Short bit of description from something I started.
|Shortly after I made my departure to France, in hope of meeting an acquaintance of mine, Joseph Harwood, I received a telegram declaring news of my Mother, who was grieving over the death of my late brother. She requested that I come and visit her in the small apartment she owned in West London. Grieve as she may, I was reluctant to spend my valuable time with unnecessary mourning and the depression of my brother's death was already painful enough without delving into more dejection.
I arrived in France as the dawn began to break; early Sunday morning as I made my way from the ghastly boat I voyaged on to disembark here, in the country I first loved. I heard the shouts of chesty voices speaking the local dialect, drifting breezily across the docks, and the sound of seagulls screaming above. The reverberation of metal rang raucously through my ears and the smell of fresh fish wandered through my senses.
After catching a taxi to drive me through the town of Calais, I followed a road due south to lead me into Couderousse, where I would meet with Harwood and rest there for the weeks following. The air in Couderousse was thick and humid, it was midday now and after the bitterness of the early ferry crossing, I began to discard the layers I had originally been wearing. I unfastened the top button of my shirt and loosened the black tie I adorned around my neck. As I observed Harwood's remarkable abode, appearing from the distance on the side of a most handsome knoll, I muttered to the driver in French and departed the vehicle having paid my charge and given a respectable tip.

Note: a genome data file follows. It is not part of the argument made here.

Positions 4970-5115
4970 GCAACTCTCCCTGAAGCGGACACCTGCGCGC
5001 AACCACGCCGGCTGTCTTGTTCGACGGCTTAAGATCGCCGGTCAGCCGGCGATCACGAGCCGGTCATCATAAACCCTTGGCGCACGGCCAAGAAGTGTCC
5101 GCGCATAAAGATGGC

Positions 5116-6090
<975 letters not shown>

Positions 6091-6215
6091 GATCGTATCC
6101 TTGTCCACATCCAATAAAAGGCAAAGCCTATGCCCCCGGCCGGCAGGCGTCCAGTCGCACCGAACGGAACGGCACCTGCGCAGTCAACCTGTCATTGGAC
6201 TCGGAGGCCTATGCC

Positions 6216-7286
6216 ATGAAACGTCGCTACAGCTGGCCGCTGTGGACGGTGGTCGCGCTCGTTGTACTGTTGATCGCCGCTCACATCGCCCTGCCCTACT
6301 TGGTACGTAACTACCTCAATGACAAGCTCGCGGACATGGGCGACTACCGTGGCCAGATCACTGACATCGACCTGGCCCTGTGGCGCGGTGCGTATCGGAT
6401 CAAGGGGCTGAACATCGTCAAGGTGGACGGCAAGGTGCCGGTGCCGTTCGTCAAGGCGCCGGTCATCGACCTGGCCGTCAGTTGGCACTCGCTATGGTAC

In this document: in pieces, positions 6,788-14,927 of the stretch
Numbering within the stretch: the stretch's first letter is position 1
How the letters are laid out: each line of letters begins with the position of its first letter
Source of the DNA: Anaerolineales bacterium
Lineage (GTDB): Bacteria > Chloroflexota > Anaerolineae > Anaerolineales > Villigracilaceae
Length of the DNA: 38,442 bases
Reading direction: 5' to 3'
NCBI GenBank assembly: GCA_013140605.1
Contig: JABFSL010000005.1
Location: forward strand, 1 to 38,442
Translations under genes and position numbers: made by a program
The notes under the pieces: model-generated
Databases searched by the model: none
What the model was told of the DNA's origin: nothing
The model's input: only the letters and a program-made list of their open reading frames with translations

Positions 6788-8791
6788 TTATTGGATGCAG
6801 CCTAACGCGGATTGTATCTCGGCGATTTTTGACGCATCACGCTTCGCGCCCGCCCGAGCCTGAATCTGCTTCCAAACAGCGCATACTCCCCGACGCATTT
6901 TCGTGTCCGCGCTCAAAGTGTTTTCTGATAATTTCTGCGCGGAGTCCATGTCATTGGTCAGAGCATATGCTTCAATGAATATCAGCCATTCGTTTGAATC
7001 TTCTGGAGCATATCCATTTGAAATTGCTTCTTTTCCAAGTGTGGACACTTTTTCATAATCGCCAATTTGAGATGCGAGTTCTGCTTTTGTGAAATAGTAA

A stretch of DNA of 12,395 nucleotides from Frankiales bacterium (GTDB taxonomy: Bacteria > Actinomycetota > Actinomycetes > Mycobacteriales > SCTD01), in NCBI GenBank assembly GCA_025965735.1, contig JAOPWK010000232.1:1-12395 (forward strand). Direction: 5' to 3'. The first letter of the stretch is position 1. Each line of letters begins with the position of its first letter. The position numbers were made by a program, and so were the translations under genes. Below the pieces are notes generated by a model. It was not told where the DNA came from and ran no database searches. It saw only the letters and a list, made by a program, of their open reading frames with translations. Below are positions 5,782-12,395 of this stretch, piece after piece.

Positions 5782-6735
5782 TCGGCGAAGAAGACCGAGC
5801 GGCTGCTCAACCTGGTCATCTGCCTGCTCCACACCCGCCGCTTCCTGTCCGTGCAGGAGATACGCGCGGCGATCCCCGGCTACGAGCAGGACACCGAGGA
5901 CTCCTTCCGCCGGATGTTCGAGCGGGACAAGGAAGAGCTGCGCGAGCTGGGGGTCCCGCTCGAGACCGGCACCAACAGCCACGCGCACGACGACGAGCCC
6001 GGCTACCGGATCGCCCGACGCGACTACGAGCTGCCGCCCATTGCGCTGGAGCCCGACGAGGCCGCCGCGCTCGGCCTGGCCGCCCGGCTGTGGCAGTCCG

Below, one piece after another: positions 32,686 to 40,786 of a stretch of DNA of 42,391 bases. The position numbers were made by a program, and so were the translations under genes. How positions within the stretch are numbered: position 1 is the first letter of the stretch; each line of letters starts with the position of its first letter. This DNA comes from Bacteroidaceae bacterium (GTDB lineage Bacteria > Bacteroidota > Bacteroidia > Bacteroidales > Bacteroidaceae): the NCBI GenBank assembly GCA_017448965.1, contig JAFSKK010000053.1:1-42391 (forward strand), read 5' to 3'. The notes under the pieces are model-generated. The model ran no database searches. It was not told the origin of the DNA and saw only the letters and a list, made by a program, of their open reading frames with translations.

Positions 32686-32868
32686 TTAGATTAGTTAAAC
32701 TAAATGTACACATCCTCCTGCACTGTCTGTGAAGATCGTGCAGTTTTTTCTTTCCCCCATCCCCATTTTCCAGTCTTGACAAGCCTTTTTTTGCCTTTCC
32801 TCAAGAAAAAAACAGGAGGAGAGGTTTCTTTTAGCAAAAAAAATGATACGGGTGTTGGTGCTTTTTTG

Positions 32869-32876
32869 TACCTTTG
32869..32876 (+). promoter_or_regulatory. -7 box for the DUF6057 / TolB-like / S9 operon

Joseph Harwood's residence was an impressive one, to say the very least. The wrought iron gates stood proudly before me as I brought my suitcase to my side and admired the building. Crossing an arm across my forehead, I wiped away the sweat that had formed uncomfortably from the illustrious French sun and began to make my way towards the house.
The welcome I met at the front door was a warm one; Joseph greeted me as an old friend and grasped my hand in a firm shake. The young face of the adolescent man I had once known was beginning to crinkle with lines of laughter and years of life, but still looked as youthful as it did on the first day I came into his acquaintance. His reassuring and familiar voice was a comfort in the midst of the wretchedness and gloom trailing after me like a stray dog wishing for condolence. The preceding weeks had been a nervous mess for all of us and within simply minutes of the reunion between myself and my dear friend Joseph Harwood, the mental strain and tension had been released from my mind. After sitting down to converse about various topics and recent changes in each of our lives, I settled into my room and took a stroll down the riverside. Amongst the grassy fields, sewed like patchwork into the landscape, I sat and admired the fiery orange and gold illuminating the scene as the sun set on the horizon.